Qarnot, a small company based outside Paris, France, is developing computing products that generate heat close to the end user

The potential to use waste heat from large data centres is limited if computing is not located near where heat is needed. Start-ups are offering innovative decentralised computing solutions in or near homes, offices and other buildings

Solutions on the market aimed at bringing together producers of waste heat and their customers include computing heaters and devices containing embedded graphics cards for mining crypto-currencies, such as Bitcoin. These ultra-distributed approaches are gaining some traction, but remain niche. This could change as so-called “edge” computing is adopted with computers becoming more common in everyday objects, from refrigerators to self-driving cars.

“Computing everywhere, computing anywhere,” is the mantra of Qarnot, a small company based outside Paris, France, which has developed computing products that generate heat close to the end user.

Computing capacity

Qarnot’s computing heater is a unit that can be placed against a wall in a home or office. Rated at 650 watts, pay-back time is about ten years in terms of saved heating bills, says the company’s Quentin Laurens. About 1000 units had been sold as of February 2019, including to heat a renovated social housing building near the Eiffel Tower and social housing and public offices in the city of Bordeaux in the south of France. On the other side of the equation, Qarnot has sold the heaters’ computing capacity primarily to big French banks, including BNP Paribas, Société Générale and Crédit Agricole, to 3D animation studios — Disney is a client — and laboratories.

Qarnot says it can offer banking clients computing capacity at a rate two to four times cheaper than from more conventional sources because infrastructure is minimal and hardware paid for by heating clients, while helping clients reduce their carbon footprint and meet sustainability goals. France’s ELAN housing law, passed in 2018, for the first time recognises waste heat in national energy efficiency guidelines for new or renovated homes, a potential boon for Qarnot’s business.

The radiators are especially suitable for colder climates such as Finland, where home and office heating is often needed for most of the year, says Qarnot. If and when heating is not required, one solution is to run the computer’s central processing unit at a lower frequency so no heat is released, says Laurens. Alternatively, computing can be diverted to Qarnot’s own computing infrastructure or conventional data centres. Qarnot selects these on the basis of whether they use renewable energy.

As for the issue of cyber-security, the data in its units is encrypted and always erased after a computation is concluded, says Laurens. Nor do the heaters store data, minimising opportunities for hacking. Only the banks’ less sensitive computations are conducted in the heaters, such as risk analysis rather than high-stakes financial trading, adds Laurens. He accepts hacking is part of the job: “Google gets hacked. Qarnot gets hacked.”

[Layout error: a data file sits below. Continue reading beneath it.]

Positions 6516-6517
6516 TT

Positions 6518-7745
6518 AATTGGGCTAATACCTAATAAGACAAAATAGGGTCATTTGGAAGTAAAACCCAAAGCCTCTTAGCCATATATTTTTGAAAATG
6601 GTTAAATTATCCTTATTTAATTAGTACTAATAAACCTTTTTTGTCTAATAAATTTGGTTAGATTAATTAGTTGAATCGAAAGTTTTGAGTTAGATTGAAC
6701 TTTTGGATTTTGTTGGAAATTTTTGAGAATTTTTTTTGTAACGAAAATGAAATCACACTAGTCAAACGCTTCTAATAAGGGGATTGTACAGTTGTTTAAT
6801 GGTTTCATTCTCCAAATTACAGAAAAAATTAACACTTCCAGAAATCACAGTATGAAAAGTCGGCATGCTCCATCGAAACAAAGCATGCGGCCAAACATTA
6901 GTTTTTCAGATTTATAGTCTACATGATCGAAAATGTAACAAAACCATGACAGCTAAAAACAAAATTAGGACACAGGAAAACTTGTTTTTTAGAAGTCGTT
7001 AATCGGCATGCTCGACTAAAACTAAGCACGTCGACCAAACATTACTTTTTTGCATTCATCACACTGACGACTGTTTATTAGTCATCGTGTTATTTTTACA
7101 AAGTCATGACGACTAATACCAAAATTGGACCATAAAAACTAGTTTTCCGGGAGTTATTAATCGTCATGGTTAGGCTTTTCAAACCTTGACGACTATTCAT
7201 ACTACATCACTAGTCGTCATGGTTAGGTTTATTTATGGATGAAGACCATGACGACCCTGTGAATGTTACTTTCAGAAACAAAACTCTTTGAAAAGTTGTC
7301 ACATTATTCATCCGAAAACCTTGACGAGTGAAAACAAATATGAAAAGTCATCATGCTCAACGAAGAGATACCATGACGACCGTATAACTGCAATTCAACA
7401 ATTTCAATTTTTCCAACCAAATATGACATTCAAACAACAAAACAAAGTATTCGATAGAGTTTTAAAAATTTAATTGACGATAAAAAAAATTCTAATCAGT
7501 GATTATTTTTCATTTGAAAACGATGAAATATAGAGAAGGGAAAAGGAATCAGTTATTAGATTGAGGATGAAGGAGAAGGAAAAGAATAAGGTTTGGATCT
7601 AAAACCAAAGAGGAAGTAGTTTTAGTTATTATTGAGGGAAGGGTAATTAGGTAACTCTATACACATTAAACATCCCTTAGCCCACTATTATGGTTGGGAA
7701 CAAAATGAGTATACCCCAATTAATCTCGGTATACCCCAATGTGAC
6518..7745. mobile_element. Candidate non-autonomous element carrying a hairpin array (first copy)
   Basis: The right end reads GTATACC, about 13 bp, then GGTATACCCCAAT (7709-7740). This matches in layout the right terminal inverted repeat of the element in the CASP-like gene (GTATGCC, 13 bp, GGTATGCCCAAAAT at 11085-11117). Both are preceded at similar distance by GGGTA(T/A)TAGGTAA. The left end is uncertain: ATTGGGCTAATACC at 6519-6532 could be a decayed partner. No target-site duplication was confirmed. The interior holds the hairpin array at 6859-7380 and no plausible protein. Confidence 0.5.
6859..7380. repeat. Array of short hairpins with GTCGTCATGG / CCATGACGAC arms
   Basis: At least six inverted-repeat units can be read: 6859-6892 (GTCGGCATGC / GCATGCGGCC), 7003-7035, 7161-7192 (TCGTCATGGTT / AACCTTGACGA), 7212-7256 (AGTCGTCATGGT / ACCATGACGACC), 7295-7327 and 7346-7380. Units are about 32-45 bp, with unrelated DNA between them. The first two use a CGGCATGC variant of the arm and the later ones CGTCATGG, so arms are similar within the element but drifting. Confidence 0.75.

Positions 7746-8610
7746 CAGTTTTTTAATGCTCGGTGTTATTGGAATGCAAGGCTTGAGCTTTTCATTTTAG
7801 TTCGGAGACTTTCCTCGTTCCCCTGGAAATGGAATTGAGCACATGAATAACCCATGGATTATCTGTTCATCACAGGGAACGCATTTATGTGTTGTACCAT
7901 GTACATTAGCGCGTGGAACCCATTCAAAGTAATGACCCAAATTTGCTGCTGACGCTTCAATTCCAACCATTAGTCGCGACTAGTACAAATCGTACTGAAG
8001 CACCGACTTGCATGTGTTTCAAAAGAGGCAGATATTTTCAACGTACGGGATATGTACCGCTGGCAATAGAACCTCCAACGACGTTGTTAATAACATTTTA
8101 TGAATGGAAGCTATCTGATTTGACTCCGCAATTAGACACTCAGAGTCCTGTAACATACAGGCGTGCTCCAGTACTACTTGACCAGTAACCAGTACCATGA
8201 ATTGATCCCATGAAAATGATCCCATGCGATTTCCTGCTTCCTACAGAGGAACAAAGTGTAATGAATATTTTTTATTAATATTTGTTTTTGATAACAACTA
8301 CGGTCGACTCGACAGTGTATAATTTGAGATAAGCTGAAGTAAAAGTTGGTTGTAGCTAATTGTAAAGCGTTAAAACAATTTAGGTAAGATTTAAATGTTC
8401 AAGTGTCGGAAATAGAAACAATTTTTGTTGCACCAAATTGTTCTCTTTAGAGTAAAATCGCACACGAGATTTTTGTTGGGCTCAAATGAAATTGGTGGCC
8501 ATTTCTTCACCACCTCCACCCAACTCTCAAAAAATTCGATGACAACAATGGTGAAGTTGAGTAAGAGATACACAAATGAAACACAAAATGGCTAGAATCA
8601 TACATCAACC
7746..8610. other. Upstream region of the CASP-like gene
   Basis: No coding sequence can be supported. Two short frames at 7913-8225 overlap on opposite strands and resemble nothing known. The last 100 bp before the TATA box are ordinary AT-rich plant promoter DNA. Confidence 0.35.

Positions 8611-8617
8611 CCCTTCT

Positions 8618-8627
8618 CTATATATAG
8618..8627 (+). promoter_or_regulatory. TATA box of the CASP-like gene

Canadian mining

Data mining is the process used to create digital Bitcoin tokens and is extremely energy intensive, estimated globally to use as much electricity as Singapore. One single Bitcoin transaction has a footprint of almost 200 kilograms of carbon dioxide. This creates a great deal of residual heat, which is already decentralised, having no central bank.

Across the sea in another French speaking city, Quebec, Canada with its cool climate and cheap hydro power, has touted itself as an ideal location for data centres. Success in luring energy-hungry crypto-currency miners to its shores means that as of August 2018 new miners entering the province have to pay C$0.15 (€0.10) a kilowatt hour (kWh) for electricity, around double the rate paid by residential customers. A good incentive for reusing waste heat.

Heat mining

One of these companies, Blockchain Lab, offers so-called heatmine units that contain graphics processing units for crypto-currency mining. It partners with buildings needing significant amounts of heating such as churches, greenhouses or warehouses. A unit, placed for free in a partner’s building, is about two metres by two metres by one metre. It contains computer processors and about 100 graphics cards as well as a water heater. The system can provide some 75,000 British thermal units (BTU) an hour, enough to heat a building of up to 300 square metres for 24 hours.

Blockchain Lab pays for the unit’s electricity and uses its computing capacity, in turn charging the partner C$0.35 a kWh (€0.23/kWh) for the waste heat. In the warmer months, if less heating is needed, the waste heat can be vented, stored or employed for year-round uses such as warming a swimming pool, says the company’s Benjamin Forte.

One of the most unusual uses of heatmine is in a cricket farm where the insects need constant heat whatever the season.

Writer: Ros Davidson

This story first appeared in FORESIGHT Climate & Energy’s Technology section




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